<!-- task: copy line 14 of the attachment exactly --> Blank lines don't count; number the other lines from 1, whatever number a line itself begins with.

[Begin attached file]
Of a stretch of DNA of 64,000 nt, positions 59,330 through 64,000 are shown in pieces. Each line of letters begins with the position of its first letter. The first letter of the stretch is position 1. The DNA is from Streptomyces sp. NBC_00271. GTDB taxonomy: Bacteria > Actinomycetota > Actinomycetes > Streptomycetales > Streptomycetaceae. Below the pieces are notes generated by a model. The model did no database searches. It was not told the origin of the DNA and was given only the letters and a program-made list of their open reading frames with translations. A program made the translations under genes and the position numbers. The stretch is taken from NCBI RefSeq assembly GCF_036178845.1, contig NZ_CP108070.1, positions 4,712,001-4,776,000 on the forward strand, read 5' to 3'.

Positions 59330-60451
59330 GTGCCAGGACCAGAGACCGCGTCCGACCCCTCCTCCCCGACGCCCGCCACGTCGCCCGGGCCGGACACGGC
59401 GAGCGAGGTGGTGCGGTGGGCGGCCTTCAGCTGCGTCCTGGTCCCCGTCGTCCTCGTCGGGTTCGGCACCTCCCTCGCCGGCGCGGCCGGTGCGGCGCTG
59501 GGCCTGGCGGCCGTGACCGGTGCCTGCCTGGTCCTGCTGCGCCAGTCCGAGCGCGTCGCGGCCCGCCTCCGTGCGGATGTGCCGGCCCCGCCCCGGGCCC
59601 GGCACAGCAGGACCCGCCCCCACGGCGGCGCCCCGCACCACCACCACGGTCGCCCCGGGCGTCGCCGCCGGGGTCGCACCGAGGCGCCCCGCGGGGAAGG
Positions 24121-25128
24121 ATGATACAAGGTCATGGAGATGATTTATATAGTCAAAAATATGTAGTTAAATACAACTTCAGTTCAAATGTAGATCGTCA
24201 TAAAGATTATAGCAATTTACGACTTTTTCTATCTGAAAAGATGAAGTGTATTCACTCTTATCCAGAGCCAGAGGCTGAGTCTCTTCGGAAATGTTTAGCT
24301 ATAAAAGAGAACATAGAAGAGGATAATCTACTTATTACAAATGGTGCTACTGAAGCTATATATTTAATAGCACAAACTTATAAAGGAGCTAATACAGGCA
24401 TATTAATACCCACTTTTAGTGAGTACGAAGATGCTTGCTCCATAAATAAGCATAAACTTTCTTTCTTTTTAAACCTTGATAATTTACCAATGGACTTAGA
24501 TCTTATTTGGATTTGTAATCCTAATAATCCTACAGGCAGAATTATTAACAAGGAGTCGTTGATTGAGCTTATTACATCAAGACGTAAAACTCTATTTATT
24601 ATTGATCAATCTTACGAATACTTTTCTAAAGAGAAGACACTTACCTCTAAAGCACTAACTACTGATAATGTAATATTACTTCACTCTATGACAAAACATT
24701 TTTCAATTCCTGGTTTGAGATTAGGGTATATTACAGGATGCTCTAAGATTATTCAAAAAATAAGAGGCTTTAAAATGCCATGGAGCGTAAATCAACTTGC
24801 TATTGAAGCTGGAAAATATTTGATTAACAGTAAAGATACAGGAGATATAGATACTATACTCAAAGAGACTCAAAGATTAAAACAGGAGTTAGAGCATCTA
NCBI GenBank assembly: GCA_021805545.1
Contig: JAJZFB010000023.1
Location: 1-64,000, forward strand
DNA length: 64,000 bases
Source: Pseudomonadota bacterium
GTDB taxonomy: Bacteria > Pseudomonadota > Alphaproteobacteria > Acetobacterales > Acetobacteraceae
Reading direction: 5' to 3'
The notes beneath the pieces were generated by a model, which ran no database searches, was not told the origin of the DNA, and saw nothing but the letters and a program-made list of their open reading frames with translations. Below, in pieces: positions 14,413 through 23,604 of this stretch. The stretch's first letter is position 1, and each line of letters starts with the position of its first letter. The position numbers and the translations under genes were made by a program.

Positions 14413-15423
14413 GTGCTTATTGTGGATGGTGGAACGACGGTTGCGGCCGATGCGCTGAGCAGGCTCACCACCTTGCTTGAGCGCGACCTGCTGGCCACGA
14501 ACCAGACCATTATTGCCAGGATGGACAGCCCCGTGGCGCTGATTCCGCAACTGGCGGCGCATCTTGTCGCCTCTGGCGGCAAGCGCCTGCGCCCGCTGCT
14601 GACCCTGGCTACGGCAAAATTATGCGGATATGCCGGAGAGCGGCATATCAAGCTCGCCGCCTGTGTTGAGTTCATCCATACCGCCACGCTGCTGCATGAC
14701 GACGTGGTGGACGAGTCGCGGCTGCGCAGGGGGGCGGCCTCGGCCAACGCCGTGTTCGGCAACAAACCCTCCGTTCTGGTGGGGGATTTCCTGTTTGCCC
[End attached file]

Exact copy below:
24701 TTTCAATTCCTGGTTTGAGATTAGGGTATATTACAGGATGCTCTAAGATTATTCAAAAAATAAGAGGCTTTAAAATGCCATGGAGCGTAAATCAACTTGC